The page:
This is a pretty cool album if you like the idea of progressive punk as all the tracks are catchy and provide both nice hooks and excellent musicianship. The lyrics are exclusively in the Polish language and the vocal style of Piotr Krzemiński sounds like the best of the underground 80s bands from the world of post-punk and industrial which gives the album a down to earth rawness that is mostly absent from the world of prog except in the cases of some of the more extreme forms of metal. If i have any complaint about ANKH's debut it's that the drums are fairly weak and although Jacek Gabryszek delivers the goods in a garage band sort of way i wish that there were a few more jazzy interludes here and there just to break the monotony of simple beat keeping although the focus is not on the percussion for sure.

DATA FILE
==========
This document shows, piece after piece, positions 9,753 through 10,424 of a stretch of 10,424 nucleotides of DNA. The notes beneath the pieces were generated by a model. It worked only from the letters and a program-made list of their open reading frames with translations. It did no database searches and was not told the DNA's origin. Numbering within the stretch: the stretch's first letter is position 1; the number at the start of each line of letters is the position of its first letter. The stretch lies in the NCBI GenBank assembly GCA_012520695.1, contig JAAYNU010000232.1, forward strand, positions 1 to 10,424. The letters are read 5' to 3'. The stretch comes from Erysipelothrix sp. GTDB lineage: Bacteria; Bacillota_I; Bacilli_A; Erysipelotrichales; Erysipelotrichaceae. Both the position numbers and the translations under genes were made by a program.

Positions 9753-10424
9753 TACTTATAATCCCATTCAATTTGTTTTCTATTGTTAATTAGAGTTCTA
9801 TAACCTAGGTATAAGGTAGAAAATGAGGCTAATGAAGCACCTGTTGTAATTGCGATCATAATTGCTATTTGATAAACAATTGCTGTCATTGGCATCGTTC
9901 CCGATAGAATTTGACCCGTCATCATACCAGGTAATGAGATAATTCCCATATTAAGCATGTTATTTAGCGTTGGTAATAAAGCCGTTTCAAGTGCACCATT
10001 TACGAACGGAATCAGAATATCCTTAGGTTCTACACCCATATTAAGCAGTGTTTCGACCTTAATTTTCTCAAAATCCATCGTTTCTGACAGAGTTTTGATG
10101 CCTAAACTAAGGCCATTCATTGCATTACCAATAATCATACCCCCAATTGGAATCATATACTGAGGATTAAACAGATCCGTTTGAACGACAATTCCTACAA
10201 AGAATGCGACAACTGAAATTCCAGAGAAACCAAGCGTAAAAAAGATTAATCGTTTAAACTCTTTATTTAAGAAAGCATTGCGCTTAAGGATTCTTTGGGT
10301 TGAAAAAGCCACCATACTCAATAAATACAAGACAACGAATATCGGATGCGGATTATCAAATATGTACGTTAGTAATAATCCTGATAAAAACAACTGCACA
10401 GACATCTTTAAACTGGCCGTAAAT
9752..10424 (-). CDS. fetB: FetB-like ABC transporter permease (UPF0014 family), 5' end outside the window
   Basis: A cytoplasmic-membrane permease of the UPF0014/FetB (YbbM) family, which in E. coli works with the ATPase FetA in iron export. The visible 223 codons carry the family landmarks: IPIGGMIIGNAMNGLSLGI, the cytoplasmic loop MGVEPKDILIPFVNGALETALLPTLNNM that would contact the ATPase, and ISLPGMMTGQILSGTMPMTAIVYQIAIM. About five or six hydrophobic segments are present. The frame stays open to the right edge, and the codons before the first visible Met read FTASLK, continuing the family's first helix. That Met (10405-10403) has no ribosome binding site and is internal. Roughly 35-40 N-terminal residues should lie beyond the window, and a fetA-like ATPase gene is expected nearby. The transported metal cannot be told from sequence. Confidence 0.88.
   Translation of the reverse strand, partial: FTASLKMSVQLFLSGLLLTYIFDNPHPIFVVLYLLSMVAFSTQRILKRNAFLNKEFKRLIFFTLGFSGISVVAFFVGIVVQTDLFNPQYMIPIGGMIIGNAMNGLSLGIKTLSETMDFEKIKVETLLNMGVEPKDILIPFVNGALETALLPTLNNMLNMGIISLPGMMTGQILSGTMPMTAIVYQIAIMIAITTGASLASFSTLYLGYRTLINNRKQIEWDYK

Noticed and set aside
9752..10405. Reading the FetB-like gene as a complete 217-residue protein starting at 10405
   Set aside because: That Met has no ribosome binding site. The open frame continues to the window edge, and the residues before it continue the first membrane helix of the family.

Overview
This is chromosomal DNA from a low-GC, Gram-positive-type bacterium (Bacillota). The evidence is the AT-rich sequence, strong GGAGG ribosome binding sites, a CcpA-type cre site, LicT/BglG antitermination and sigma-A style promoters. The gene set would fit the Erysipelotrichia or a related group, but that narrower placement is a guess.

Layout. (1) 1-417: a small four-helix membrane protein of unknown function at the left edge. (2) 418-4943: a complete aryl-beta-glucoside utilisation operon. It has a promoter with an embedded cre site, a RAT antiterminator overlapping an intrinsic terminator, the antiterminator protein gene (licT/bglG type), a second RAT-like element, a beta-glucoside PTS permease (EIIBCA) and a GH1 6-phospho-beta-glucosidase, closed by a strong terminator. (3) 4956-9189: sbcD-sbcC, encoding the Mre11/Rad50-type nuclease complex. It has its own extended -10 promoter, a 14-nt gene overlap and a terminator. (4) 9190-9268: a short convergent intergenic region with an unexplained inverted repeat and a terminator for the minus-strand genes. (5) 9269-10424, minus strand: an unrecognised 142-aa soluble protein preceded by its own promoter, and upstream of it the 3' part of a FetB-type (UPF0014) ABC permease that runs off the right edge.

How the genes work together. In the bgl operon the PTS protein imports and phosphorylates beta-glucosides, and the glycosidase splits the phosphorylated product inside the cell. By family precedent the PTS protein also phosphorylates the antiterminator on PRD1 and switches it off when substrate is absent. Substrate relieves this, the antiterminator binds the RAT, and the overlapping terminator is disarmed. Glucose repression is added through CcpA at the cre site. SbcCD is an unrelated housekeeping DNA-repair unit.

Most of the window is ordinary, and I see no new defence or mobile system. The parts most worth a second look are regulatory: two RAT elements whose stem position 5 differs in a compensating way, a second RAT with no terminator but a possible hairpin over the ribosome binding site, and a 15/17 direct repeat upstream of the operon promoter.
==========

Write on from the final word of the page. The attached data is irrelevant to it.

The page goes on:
Overall this is a really cool album that delivers a more progressive delivery of a genre that has become known as folk punk. While i wouldn't call this as inventive as bands like the Cardiacs or as pub oriented as bands like Flogging Molly or as stripped as bands like the Violent Femmes, ANKH delivers the goods in a highly aggressive punk infused take on the style that sits somewhere between folk punk, classical music and progressive rock but i guess i would say that the heavy punk aspects are what would probably define this if you had to pick a single genre. Probably could've been trimmed down a bit to the album length of a punk album as it gets to be a bit tedious after 30 minutes but still a really decent debut.

3.5 rounded up i guess

Latest members reviews

No review or rating for the moment | Submit a review

Post a review of ANKH "Ankh"

You must be a forum member to post a review, please register here if you are not.


As a registered member (register here if not), you can post rating/reviews (& edit later), comments reviews and submit new albums.

You are not logged, please complete authentication before continuing (use forum credentials).

Forum user
Forum password

Copyright Prog Archives, All rights reserved. | Legal Notice | Privacy Policy | Advertise | RSS + syndications

Other sites in the MAC network: — jazz music reviews and archives | — metal music reviews and archives

Donate monthly and keep PA fast-loading and ad-free forever.